MP Jayawardane  may be exaggerating things on the spur of the moment when he says that more than 350 Catholics were killed in the Easter bombings (Of course, there’s no gainsaying the fact that even one killed is too many) and when he talks about somebody’s alleged past threat to hang someone. Be that as it may, as a concerned Sri Lankan, I found the exchange between the two Honourable Members in the august Assembly very depressing in these critical times. My impression was that both speakers were ignorant of, or indifferent to, the crucial matter they were, somewhat implicitly, arguing about: how to deal with the emerging Islamist threat to Sri Lanka, which is behind the simmering controversies including the Batticaloa Sharia University issue, Hizbulah’s connection with it, and complaints that Dr Shafi Shihabdeen had performed non-consensual tubal sterilisations on Sinhalese mothers during a flaunted record number of caesarean section operations.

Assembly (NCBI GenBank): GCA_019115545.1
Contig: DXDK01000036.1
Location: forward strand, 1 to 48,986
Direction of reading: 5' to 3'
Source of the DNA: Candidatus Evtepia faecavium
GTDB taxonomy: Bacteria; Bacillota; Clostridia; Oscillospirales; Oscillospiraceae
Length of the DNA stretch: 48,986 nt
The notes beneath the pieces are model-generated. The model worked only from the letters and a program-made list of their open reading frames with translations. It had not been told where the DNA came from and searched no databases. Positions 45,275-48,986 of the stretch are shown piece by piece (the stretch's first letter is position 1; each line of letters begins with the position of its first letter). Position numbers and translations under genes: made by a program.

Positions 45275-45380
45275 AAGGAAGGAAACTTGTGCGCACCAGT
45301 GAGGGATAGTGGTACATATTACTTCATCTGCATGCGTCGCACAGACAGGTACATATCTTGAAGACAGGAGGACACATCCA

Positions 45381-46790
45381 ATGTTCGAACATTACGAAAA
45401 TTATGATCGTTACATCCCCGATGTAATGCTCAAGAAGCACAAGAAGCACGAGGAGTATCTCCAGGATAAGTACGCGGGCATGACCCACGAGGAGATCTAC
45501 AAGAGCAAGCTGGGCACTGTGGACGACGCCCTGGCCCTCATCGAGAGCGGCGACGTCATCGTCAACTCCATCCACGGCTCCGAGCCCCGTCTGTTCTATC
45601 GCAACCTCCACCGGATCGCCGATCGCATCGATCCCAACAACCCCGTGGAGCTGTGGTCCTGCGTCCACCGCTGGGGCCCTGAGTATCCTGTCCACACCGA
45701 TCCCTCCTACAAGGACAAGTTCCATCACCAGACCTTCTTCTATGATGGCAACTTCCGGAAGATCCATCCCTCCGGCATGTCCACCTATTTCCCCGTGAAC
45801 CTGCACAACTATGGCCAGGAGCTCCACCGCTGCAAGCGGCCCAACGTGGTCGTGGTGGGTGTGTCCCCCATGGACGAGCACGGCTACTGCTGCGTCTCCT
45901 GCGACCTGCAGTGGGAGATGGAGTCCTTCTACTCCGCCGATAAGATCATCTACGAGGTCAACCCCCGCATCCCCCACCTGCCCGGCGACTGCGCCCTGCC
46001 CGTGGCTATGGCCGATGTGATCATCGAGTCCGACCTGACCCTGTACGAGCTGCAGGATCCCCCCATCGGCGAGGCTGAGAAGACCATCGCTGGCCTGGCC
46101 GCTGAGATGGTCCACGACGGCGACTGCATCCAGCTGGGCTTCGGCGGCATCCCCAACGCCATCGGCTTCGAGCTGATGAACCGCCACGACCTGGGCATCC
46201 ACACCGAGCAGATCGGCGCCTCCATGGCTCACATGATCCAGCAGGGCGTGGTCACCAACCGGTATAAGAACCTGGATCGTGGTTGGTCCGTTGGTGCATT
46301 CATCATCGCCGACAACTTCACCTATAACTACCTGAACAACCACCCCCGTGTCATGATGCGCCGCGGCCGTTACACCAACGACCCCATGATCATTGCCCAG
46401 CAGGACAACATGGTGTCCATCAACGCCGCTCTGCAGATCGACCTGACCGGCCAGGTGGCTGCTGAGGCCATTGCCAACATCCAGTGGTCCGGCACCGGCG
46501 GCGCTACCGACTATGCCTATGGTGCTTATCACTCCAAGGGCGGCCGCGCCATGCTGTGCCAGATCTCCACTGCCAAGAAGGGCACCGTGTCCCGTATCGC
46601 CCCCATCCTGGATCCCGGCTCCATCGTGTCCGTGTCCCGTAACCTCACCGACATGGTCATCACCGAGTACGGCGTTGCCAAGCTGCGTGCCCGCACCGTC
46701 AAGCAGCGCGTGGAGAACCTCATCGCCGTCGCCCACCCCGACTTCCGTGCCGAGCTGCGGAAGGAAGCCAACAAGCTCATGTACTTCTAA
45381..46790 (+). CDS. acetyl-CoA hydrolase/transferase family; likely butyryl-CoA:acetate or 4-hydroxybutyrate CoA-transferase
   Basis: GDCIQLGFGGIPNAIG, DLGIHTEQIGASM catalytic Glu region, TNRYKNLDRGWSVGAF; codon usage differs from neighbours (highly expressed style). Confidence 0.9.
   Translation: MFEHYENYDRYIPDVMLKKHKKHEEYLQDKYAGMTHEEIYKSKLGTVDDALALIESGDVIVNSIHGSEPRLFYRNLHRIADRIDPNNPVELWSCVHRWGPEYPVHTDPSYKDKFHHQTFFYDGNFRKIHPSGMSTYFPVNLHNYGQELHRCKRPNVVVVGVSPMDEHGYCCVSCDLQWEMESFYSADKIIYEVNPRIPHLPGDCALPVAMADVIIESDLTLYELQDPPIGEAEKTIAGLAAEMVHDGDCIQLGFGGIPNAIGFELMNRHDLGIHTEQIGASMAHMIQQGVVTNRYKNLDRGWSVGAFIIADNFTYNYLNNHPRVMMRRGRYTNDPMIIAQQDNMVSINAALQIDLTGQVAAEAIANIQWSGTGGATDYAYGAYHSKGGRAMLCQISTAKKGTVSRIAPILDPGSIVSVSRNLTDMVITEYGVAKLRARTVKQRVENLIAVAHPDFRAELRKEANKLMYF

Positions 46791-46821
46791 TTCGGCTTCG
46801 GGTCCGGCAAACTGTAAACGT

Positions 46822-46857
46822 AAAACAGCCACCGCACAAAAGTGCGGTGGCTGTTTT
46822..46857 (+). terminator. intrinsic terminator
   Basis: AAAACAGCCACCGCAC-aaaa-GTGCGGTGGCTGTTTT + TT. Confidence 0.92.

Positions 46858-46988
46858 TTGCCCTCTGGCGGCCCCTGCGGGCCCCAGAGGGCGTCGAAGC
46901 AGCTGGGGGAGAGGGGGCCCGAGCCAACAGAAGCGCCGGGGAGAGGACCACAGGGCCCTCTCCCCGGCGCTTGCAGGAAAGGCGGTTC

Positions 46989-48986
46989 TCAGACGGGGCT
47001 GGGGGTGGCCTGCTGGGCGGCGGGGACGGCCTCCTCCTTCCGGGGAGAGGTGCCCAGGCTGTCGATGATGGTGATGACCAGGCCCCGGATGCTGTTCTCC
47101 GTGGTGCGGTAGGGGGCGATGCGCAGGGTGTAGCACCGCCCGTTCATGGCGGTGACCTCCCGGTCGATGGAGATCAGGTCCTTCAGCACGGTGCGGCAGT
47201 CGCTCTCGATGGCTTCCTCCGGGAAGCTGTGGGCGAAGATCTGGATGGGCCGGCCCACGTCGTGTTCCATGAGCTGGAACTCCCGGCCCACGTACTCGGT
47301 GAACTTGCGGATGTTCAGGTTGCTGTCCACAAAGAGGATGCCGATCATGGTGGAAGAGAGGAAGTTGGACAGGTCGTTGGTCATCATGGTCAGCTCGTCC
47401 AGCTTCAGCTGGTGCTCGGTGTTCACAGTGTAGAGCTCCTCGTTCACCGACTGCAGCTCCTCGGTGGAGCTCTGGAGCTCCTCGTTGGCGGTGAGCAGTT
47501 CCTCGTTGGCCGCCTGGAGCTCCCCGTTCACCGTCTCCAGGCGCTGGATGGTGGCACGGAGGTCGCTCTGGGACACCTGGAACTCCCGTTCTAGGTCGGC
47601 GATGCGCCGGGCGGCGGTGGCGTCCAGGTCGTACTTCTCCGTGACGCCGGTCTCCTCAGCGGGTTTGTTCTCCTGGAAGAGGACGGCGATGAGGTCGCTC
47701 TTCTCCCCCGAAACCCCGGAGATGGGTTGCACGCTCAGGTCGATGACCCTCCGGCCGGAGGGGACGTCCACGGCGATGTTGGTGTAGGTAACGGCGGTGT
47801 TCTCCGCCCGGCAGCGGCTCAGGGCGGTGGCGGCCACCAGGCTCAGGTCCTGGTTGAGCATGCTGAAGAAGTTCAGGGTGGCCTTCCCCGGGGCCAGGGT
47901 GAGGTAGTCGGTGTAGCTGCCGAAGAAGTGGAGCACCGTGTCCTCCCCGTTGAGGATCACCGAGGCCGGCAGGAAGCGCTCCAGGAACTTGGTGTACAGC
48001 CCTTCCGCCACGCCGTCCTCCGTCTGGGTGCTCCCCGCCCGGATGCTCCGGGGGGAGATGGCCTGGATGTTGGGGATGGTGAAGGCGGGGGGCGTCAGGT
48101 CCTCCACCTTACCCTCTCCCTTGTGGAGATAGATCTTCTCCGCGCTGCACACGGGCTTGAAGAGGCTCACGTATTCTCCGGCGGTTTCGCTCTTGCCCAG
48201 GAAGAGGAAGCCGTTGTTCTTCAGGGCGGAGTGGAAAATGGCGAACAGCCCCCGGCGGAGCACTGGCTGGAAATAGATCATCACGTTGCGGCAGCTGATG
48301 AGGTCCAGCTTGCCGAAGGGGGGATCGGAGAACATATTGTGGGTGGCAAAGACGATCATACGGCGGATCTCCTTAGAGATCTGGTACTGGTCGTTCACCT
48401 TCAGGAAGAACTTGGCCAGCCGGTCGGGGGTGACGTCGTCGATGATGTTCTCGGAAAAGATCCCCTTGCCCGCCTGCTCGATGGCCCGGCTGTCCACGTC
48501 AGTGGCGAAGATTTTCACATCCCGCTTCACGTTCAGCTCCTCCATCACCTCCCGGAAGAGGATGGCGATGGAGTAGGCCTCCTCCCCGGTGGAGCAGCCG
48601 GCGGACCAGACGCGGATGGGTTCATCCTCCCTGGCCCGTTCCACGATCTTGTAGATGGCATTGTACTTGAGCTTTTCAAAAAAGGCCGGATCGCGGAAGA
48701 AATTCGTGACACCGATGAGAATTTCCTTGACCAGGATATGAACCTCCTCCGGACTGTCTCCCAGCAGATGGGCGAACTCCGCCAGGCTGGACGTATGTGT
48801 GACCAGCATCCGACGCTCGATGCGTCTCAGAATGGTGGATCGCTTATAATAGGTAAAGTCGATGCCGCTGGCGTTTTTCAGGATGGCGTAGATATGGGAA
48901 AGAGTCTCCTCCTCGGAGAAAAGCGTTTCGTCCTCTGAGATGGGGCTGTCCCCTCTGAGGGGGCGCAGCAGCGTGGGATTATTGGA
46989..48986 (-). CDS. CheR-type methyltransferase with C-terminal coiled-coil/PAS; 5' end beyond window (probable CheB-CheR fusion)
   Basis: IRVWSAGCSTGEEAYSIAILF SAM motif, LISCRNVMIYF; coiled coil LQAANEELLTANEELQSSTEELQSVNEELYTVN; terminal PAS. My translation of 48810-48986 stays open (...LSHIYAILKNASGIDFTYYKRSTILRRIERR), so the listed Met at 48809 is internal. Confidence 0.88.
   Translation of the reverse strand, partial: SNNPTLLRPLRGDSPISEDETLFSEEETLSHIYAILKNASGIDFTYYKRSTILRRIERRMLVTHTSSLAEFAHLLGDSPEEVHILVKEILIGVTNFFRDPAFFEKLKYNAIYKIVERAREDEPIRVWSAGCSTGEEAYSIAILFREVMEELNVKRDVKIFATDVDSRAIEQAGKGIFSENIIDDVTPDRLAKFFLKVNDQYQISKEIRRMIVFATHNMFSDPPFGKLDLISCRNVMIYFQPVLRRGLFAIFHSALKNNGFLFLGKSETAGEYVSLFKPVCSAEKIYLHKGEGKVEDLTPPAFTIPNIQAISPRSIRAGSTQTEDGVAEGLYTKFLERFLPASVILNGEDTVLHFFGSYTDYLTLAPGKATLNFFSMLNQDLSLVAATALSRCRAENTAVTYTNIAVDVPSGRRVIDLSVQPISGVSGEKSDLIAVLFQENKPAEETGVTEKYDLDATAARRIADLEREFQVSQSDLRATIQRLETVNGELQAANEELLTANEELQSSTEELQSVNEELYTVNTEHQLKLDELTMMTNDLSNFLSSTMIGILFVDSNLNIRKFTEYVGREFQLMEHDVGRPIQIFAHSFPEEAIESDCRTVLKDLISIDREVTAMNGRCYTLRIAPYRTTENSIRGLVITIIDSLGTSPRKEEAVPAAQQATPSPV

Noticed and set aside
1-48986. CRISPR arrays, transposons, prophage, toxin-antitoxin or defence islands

To MP Jayawardane’s question whether the government was going to bring the Batticaloa Sharia University under government control, Minister Peiris assured him that though no decision had been arrived at regarding that, it will not be allowed to exist as a private institution. This could mean that the college will not be allowed to continue at all (which is unlikely) or it will be assigned to the state university system. However, this is part of the unimaginably thorny issue of what to do about the madrasas that have mushroomed around the country. Neither speaker seems to have the faintest idea about the bigger picture. Obviously, Peiris is bluffing and Jayawardane is trying to call his bluff, though both of them are equally ignorant of the real problem.